Home Economics: Sinead Ryan answers your property questions
We are selling our house and retiring to my home county. The estate agent made a joke about "not telling the taxman" about the home office I have (it used to be my garage and a spare room which I knocked through about 15 years ago). I'm confused - is there a tax problem? This is our principal private residence and I understood the proceeds of it would be untaxed.
Normally the proceeds on the sale of a principal private residence (PPR) qualify for full capital gains tax relief, but there are circumstances where the relief may be restricted.
Barry Flanagan of Taxback.com explains the general principles: "Relief is restricted to the period of ownership during which the dwelling-house was the only/main private residence. Where only part of the dwelling-house qualifies, the exemption could be restricted and gain apportioned. A number of factors will be important to determine this e.g the type of employment (self-employed vs employee); the duties performed (permanent premises vs intermittent use as say, a home worker) where it is likely that no restriction would apply and full relief would be available.
However, a restriction would most likely apply where income arises to a self-employed individual (e.g. a doctor or carpenter operating out of a surgery/workshop located in the house. If part of the house is used exclusively for the purposes of a trade, profession or vocation, then this area would not qualify for the exemption.
If a room is used for business and residential purposes in equal proportion, you may be able to disregard the restriction and claim the full exemption.
If you have been claiming a portion of household expenses for the purposes of Case I or II of Schedule D (e.g. claiming for 20pc of the house's electricity bill against your professional income) this may provide a guide as to the apportionment.
Finally, any restriction should also be time apportioned, so if the "change of use" from garage and spare room to home office occurred 15 years ago, then full relief should be available for the period of ownership prior to that date - i.e., when the entire property was exclusively used as a residence".
Please don't do anything without getting independent advice. Cases vary considerably.
My lovely next door neighbours have emigrated and rented out their house to someone who works in transportation. He has a huge van which he parks on the road, but due to the curve of the crescent, it is causing me problems because it's so high and is all I can see from my living room window. I've asked him to find alternative parking, but he says it's too expensive and it's a public road. I have to edge my car out very carefully to avoid it and I feel it's blocking my view of the neighbourhood and light normally coming in through my window. Do I have any redress?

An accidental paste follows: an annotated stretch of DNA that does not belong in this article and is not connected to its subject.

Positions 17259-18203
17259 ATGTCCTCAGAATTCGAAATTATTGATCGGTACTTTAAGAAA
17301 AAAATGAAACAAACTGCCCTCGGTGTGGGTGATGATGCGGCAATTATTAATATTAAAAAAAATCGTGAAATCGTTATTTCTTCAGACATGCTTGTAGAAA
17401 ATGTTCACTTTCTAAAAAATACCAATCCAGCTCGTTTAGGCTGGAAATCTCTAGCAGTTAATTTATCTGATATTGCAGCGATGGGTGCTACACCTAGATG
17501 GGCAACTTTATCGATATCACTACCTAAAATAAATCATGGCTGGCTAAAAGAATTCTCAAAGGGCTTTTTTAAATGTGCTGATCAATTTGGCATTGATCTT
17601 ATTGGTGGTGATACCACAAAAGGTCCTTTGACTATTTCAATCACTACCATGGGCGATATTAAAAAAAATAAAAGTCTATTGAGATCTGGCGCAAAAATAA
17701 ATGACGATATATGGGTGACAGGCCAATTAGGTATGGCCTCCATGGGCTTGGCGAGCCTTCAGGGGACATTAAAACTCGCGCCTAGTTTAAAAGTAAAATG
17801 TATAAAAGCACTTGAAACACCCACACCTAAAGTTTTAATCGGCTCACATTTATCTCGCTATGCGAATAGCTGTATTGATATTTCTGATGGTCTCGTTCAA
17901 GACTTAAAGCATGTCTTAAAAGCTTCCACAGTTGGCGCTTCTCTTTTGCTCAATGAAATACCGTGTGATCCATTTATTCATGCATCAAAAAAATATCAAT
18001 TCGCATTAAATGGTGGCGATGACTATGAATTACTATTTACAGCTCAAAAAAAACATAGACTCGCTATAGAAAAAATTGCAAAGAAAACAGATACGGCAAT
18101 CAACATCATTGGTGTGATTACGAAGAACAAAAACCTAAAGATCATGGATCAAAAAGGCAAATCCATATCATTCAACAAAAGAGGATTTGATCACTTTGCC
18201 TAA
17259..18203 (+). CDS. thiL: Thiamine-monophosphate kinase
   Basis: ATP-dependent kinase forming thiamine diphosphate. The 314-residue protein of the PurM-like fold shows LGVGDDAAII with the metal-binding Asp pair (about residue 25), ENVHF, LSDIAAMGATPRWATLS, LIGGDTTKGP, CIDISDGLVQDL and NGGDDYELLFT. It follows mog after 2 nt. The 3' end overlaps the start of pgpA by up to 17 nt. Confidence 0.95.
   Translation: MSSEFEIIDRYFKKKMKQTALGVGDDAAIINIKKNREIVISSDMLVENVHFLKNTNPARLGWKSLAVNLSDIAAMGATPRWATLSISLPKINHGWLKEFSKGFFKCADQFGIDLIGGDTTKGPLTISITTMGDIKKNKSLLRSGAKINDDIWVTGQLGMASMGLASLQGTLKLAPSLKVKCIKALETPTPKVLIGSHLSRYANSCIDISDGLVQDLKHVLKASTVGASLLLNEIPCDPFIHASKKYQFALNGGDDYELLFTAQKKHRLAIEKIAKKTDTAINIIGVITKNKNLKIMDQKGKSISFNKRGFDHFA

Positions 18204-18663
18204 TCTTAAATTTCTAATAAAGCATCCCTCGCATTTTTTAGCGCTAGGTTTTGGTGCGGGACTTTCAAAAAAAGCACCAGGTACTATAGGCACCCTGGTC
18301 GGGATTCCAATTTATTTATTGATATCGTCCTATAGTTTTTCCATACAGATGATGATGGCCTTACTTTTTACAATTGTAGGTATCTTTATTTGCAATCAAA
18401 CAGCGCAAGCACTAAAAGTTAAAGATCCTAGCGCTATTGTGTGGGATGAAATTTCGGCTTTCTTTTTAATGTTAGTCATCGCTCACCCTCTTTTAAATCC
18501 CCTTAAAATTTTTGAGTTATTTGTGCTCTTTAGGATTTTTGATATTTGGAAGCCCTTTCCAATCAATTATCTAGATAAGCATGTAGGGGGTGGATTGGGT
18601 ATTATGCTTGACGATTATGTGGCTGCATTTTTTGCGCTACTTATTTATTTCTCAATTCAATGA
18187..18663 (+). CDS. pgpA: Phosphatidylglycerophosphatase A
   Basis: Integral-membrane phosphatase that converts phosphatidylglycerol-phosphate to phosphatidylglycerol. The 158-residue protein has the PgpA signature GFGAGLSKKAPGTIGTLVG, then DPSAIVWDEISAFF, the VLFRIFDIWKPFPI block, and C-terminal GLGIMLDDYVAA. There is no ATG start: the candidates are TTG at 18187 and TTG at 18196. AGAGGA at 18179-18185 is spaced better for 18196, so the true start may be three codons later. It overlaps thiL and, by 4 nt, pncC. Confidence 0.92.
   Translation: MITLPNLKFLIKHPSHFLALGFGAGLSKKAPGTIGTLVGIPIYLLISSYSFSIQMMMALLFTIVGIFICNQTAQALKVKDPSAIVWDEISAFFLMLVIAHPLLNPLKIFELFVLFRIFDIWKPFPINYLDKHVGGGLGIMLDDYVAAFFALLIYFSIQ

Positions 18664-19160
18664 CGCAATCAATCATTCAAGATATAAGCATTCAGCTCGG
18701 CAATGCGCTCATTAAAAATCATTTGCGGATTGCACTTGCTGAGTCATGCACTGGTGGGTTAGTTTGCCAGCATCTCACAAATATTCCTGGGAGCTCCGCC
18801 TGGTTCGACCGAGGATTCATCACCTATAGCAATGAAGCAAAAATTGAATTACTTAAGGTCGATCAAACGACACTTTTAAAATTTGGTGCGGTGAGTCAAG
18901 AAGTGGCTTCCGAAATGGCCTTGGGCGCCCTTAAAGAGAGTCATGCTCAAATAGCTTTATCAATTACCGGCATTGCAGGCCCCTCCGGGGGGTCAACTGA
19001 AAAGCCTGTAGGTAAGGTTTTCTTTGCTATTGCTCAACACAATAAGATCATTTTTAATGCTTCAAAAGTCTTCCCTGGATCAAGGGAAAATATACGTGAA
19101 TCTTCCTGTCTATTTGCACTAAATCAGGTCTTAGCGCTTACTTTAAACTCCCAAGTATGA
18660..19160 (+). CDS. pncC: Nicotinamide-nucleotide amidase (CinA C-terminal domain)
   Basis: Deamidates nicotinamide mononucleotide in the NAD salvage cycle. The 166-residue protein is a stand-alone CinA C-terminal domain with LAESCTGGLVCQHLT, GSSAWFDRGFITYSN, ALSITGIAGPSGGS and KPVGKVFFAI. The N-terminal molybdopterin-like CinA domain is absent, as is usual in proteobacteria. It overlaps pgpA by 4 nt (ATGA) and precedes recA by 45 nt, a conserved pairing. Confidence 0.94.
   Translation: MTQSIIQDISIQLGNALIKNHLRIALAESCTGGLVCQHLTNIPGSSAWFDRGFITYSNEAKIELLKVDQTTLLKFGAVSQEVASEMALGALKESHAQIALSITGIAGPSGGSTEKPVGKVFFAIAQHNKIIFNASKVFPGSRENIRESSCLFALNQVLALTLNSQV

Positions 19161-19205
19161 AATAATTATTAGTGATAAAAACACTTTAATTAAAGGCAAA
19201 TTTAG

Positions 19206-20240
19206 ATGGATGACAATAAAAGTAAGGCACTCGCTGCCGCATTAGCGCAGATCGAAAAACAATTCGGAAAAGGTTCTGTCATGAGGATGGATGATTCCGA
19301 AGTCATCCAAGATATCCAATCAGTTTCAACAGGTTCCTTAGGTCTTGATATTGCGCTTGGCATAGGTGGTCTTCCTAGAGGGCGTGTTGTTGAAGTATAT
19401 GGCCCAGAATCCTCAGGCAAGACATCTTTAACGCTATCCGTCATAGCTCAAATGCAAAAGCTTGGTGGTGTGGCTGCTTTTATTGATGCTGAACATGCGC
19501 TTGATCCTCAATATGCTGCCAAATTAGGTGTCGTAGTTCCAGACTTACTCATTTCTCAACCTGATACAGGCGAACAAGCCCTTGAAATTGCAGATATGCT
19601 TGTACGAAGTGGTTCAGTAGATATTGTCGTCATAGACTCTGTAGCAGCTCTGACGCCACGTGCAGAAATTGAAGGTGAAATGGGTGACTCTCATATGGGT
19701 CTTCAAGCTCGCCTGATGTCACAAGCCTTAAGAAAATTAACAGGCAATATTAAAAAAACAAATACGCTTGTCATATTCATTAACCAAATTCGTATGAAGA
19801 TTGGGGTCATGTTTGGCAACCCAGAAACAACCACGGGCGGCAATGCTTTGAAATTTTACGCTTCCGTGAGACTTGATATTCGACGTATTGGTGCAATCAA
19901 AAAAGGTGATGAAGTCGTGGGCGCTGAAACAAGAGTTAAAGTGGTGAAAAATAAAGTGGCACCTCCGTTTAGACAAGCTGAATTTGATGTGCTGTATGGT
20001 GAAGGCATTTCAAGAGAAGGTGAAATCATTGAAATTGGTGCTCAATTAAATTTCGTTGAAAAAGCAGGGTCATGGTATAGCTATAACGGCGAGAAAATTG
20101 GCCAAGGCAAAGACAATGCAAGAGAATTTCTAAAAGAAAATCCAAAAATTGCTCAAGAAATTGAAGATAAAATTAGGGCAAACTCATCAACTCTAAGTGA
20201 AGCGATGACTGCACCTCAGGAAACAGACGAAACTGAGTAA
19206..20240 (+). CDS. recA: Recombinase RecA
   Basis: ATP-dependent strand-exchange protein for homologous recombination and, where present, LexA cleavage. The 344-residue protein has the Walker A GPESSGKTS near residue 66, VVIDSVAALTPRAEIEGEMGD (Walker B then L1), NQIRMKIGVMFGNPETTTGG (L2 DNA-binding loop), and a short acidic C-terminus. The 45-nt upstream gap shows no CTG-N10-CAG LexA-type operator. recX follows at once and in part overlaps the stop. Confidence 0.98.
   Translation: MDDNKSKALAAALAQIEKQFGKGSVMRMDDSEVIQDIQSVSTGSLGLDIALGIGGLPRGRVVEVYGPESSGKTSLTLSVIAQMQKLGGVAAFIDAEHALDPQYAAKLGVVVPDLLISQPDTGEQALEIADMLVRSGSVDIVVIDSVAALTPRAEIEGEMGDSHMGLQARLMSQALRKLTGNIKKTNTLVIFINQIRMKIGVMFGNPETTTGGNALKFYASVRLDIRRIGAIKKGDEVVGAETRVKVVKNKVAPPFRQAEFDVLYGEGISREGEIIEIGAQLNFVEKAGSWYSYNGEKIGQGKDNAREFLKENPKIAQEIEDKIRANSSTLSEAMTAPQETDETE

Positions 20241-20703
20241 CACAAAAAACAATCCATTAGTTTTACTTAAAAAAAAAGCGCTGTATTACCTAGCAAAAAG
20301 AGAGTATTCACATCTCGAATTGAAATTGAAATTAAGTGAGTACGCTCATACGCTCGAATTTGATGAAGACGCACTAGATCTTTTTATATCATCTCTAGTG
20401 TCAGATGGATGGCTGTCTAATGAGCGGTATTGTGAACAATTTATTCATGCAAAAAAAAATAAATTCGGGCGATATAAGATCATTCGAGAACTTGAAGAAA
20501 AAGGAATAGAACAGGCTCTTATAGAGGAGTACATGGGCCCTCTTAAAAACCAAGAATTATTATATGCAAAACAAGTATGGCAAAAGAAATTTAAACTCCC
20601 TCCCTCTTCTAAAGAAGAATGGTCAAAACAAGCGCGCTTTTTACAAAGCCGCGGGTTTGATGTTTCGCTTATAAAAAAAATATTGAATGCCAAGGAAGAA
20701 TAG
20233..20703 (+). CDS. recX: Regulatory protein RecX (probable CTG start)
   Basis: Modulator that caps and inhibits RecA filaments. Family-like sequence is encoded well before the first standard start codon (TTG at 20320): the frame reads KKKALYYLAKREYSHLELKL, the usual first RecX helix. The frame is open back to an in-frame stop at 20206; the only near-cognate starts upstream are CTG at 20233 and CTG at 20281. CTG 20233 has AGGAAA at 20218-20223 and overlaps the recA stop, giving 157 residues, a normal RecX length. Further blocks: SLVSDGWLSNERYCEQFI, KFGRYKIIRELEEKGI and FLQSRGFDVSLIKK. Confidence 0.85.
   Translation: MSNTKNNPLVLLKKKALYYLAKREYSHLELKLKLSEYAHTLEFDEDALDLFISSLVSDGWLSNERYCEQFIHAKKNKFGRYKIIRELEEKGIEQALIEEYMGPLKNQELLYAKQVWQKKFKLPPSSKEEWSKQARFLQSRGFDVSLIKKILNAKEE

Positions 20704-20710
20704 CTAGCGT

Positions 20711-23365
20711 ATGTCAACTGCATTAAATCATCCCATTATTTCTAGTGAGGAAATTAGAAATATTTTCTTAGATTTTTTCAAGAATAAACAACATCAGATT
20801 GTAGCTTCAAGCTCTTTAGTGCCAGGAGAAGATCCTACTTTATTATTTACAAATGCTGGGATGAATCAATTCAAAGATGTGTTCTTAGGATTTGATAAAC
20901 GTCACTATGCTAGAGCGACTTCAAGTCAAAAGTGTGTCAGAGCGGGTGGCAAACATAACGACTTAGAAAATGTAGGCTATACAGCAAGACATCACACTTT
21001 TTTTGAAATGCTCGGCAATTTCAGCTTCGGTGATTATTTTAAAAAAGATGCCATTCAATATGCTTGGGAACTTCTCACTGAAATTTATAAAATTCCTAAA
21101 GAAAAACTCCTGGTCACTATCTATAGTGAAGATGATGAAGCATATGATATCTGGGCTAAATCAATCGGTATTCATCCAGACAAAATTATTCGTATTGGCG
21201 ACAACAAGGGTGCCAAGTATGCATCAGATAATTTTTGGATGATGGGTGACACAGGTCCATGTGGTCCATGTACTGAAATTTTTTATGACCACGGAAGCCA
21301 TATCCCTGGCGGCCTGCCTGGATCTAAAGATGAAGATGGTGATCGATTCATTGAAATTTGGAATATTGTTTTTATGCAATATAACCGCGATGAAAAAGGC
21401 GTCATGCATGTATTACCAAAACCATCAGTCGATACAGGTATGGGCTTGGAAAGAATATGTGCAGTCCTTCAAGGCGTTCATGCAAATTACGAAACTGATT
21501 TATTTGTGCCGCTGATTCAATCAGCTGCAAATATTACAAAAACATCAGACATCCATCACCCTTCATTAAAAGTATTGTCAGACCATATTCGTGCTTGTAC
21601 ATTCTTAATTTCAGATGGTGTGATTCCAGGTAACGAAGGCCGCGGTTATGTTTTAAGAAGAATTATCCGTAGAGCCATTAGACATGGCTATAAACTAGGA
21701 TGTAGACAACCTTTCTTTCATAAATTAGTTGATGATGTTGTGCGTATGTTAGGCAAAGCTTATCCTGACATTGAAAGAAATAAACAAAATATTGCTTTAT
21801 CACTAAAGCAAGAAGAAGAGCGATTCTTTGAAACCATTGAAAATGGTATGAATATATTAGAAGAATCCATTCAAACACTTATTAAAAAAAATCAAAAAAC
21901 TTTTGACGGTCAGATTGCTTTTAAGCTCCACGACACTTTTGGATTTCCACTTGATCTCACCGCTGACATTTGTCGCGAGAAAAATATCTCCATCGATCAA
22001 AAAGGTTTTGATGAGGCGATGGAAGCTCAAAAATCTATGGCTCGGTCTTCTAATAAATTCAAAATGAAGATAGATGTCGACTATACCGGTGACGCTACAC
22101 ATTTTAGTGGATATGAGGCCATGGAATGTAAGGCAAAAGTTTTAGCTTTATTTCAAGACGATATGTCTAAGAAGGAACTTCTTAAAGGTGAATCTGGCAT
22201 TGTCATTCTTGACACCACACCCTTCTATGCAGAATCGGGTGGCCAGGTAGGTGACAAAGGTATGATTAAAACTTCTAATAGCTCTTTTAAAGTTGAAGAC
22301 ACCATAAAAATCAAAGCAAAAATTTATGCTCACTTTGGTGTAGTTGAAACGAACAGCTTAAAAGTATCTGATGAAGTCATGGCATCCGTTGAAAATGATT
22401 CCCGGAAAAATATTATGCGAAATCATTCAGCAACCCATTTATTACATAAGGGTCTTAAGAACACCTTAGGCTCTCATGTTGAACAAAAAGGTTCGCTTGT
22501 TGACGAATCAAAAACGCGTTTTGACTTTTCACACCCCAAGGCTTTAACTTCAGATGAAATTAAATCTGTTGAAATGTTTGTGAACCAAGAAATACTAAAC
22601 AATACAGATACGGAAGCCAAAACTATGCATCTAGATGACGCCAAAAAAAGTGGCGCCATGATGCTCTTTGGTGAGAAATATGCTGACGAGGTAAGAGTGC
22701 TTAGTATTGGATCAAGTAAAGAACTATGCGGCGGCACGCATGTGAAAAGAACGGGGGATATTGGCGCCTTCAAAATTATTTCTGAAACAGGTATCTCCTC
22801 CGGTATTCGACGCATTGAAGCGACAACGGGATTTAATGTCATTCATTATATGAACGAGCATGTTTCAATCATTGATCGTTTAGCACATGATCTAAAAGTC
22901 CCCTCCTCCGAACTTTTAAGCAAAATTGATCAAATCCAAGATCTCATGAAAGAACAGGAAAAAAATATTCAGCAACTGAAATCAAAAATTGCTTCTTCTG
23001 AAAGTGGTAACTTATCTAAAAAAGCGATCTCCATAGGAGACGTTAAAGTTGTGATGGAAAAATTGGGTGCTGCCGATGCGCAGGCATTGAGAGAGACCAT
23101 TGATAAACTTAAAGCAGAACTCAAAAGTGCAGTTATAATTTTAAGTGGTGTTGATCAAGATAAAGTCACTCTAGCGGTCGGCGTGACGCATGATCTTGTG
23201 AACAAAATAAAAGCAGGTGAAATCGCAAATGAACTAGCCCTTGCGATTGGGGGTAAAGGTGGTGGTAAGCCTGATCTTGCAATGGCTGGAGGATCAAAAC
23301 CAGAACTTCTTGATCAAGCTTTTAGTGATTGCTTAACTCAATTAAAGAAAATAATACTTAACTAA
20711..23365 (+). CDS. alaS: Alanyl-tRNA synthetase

I do feel for your predicament. However, I'm afraid I have no good news for you.
I asked Susan Cosgrove, solicitor with Cosgrove Gaynard for advice: "Unfortunately anyone can park on a public road subject to parking regulations/permits if and when applicable. Therefore, once the van is taxed and insured and not blocking an access route, the owner is allowed to park as he wishes," she explained.
I would add if you have an active Residents' Association, it might be worth asking them to post a note to all residents to be mindful of others' views.
THE RYAN REVIEW
After a little bit of back-pedalling, Governor Patrick Honohan saved face and the Government breathed something of a sigh of relief at the announcement of prudent, yet stern new deposit requirements.
Ten per cent up front for first time buyers up to €220,000 clearly makes it much harder immediately for Dubliners to get their foot on the property ladder and, with no phasing in of the new requirements, anyone who was 'almost there' will be sighing in frustration.
The 10pc is being waved about as a 'normal' limit but AIB and their sister lenders were pretty happy to accept applicants with just 8pc so more will be affected by the move than originally thought.
Twenty per cent over this figure is a big ask with average Dublin house prices tipping €350,000 - a €48,000 reach.
On a macro level, it all makes sense. After all, had similar rules not only been in place, but actually enforced by the same Central Bank attempting to do so now, perhaps we wouldn't be in the debt crisis to the extent we are.
However, prices will keep rising until the actual solution to the problem is finally remedied - supply.
There is movement and it's welcome, but developers need to know it's worth their while to get off the land they're sitting on and put bricks in the ground.
With credit further stymied, this certainly won't appeal at the three-bed semi market so badly needed in the greater Dublin area.